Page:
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Equity

Positioning for Economic Growth with Mid-Cap Stocks

by Christopher Gannatti, Associate Director of Research on August 14, 2013

I recently reviewed the WisdomTree SmallCap Earnings Index as a way to potentially benefit from an economic recovery in the United States. Below I discuss similar reasons to also consider the mid-cap segment of the market—along with valuation considerations, given the major moves we have seen in that market.

WisdomTree MidCap Earnings Index (MidCap Earnings): Outperformance (7/31/2012–7/31/2013)

WisdomTree MidCap Earnings Index (MidCap Earnings): Outperformance
Average Annual Returns (as of 6/30/2013)

Average Annual Returns
For definitions of indexes in the charts, please visit the Glossary.

MidCap Earnings Performed Strongly: Whether one looks at one-year, three-year, five-year or even since-inception returns, MidCap Earnings has done well compared to the S&P MidCap 400 Index (S&P 400) and the S&P 500 Index, possibly the most widely followed measure of U.S. equity market performance.
Consumer Discretionary & Industrials: The changing tone coming out of the Federal Reserve could signal an improving economic picture for the U.S. If this is indeed the case, U.S. consumers may ultimately pick up their consumption. As of July 31, 2013, compared to the S&P 400, MidCap Earnings had an approximate 3.1% over-weight (16.6% vs. 13.5%) in the Consumer Discretionary sector and an approximate 2.3% over-weight (18.7% vs. 16.4%) in the Industrials sector.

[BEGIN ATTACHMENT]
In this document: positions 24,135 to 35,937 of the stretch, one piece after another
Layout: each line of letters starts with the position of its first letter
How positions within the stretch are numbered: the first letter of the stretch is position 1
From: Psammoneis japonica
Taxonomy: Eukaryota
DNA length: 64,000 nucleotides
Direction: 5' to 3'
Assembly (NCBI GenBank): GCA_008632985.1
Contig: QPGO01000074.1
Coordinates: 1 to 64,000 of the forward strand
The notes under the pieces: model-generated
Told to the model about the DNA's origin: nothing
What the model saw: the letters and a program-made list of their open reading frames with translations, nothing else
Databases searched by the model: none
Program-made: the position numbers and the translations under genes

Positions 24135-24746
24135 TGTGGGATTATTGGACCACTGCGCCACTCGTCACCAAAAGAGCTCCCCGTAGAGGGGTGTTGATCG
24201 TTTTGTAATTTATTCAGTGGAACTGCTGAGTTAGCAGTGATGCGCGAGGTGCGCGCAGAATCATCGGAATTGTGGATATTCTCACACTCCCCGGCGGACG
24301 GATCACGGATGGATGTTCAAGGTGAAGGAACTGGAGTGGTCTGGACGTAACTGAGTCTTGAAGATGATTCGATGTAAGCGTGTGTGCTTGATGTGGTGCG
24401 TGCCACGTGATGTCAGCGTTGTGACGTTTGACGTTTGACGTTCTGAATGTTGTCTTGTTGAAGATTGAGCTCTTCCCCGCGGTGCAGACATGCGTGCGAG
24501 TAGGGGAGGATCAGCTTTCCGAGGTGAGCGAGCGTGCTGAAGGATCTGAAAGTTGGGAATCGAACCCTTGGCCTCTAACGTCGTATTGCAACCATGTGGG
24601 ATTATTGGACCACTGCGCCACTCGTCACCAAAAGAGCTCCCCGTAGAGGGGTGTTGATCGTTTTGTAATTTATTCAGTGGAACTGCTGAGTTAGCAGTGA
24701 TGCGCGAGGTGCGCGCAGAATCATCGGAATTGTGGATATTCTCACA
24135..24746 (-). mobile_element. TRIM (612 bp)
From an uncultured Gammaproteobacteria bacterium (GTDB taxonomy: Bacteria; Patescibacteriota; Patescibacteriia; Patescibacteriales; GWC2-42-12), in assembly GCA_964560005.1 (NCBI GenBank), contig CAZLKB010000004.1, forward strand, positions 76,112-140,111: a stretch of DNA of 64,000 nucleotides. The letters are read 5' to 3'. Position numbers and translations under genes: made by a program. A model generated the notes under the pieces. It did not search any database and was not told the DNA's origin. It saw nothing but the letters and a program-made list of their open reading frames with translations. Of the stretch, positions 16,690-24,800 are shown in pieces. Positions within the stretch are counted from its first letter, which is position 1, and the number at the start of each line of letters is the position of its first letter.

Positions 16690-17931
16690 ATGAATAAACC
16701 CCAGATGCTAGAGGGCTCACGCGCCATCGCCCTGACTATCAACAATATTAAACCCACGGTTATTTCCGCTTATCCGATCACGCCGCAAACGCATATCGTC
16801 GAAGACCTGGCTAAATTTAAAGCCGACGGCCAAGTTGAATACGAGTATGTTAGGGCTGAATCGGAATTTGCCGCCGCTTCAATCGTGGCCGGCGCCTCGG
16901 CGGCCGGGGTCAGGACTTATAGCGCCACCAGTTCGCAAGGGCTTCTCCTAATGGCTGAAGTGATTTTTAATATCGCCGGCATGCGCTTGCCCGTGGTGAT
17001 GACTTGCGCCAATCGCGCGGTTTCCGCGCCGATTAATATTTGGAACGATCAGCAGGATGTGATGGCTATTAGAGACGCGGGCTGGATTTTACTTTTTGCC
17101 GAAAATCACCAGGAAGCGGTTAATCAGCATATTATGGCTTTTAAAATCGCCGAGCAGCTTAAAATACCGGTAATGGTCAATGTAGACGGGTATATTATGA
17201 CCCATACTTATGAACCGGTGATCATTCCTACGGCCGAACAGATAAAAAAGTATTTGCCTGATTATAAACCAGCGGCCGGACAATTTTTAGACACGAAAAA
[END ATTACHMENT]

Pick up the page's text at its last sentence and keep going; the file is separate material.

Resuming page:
This coincides with a broader measure of exposure to the more defensive sectors1 —sectors that generally underperform as economic growth rises and the economy improves. As of July 31, 2013, defensive sector exposure was at approximately 16.6% for MidCap Earnings and 19.4% for the S&P 400. As a point of reference, the S&P 500 Index’s exposure to defensive sectors was nearly 30% at the same point in time, and it helps to explain the relative performance differences over the one-year period described above.

Characterizing the Strong One-Year Performance